In my book, Something for Nothing, I point out that the thought of free money makes people crazy. But the threat of taking it away, actually makes them insane.

Now this concept neatly summarizes then entire situation that we have politically and economically in America today.

The politicians have gotten elected by promising free money since there are always enough people who are too weak to resist the blandishments of free money, even though they know that getting free money over the long term is not possible, these people vote for the politicians who come up a wonderful scheme or idea, such as “tax the rich” to get them free money; money which they have not earn and which they do not deserve.

Politics then becomes like a busy auction: each politician runs for office, trying to one-up or beat the other politicians.

Soon because the great majority of Americans are honest, and honest people realize that you cannot get something for nothing, there forms two political constituencies, two groups or interest groups.

One representing the makers, the people who produce wealth; the other representing the takers, the people who consume wealth without producing or without producing as much of it as they consume.

In America today, almost half the population — 47% in the last, famous statistic — pay no federal income taxes.

As a result, they are fully in favor of raising taxes on the diminishing number of people who still pay those taxes.

They are in favor of getting free money: something for nothing, which they have not earned and do not deserve.

On the other side are those people who are working hard, building and operating small and medium-sized businesses, and even large businesses who are producing value, producing goods and services that people want and need and willing to pay for.

These people see the growth of government regulations and taxation as essentially strangling their ability to operate, their ability to invest, and create wealth and hire new people.

So we’ve reached a tipping point in our society: we can continue down the slippery slope of national bankruptcy and impoverishment . . .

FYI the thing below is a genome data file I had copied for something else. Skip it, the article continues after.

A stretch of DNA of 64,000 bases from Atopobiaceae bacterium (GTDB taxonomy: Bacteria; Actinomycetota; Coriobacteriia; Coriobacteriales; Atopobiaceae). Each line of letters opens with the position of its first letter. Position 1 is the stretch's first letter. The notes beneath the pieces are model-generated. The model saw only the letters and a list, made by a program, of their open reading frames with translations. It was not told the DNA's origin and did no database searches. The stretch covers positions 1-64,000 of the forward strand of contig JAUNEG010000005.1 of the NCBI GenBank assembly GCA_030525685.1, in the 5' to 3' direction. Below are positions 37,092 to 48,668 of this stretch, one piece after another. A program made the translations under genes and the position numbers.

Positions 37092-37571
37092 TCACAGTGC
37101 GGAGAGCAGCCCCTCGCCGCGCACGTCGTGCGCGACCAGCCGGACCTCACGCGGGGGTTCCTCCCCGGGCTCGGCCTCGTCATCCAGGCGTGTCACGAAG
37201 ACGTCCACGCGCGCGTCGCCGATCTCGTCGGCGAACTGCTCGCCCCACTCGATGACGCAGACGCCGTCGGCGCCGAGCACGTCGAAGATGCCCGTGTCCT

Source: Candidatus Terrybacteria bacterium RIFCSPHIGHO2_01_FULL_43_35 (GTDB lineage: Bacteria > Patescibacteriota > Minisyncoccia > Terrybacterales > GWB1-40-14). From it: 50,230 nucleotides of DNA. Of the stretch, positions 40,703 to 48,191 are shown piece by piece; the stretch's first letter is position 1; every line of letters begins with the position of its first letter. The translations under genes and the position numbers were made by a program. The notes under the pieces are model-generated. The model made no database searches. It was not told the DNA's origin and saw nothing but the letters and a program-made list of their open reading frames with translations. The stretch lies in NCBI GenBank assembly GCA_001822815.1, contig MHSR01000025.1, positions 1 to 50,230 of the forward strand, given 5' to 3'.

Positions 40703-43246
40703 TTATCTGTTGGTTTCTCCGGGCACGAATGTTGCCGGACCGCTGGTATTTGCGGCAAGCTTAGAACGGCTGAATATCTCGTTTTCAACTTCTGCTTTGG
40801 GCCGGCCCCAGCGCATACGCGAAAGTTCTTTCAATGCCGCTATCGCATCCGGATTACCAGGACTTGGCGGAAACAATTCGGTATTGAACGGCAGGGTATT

Or we are going to come to our senses, turn around and begin to do everything to make America the entrepreneurial, wealth-creating society, full of opportunity for the coming generations.

Now the majority of Americans today believe that America is on the wrong path.

And they’re right.

They believe that their children will have a lower standard of living than they do.

The majority believe that America has past it’s time sunshine — and is moving towards the sunset, while other nations, especially in Asia, are on the ascendency.

All around the world, the more dynamic countries of Asia are convinced that Americans are growing soft and lazy.

When they look at how our government hand out uncounted BILLIONS of dollars of free goodies to people who do not work, and punishing the wealth creators by drowning them in regulations and taxes, they conclude that America is on its last leg.

The fact is you cannot spend what you do not have. You cannot consume what you do not produce. You cannot enjoy wealth that does not exist.

You cannot pay people not to work, and expect them to take jobs and continually upgrade their skills for those jobs.

We cannot live in a fantasy land and hope that somehow a miracle will occur to allow our multi-trillion dollar dept to go down and our national wealth to go up.

This is simply NOT possible.

And time is running out.

In this coming election, you have two choices: you can vote for the party of increasing government dependency — and ultimate national impoverishment . . . or you can vote for the candidate and the party of hope and opportunity.

A belief in the entrepreneurial spirit and ability of Americans to create wealth and grow out of our financial problems of today.

It’s up to you to make the right choice.


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1. According to the speaker, the Western World is having problems due to politicians and politics. Is this correct or wrong?

2. Today, Greece is bankrupt. Why is Greece bankrupt? Are the people responsible for the crisis?

3. Is only Greece having problems? Why is California in debt?

4. Who earns more money, the average public-sector (government) worker or the average private-sector worker?

5. What is the e-factor or expediency factor?

6. People can become addicted to “free money”. Yes or no?

7. What is the main rallying cry, theme, scheme or idea of many politicians?

8. Are most Americans optimistic or pessimistic about their children’s future and the future of the US?

9. What is good and what is bad for business and the economy?

10. Does the speaker make a political endorsement at the end?
A. Do you agree with the speaker?

B. Are there problems with the government? What is the solution?

C. Are there problems with individual citizens? What should they do?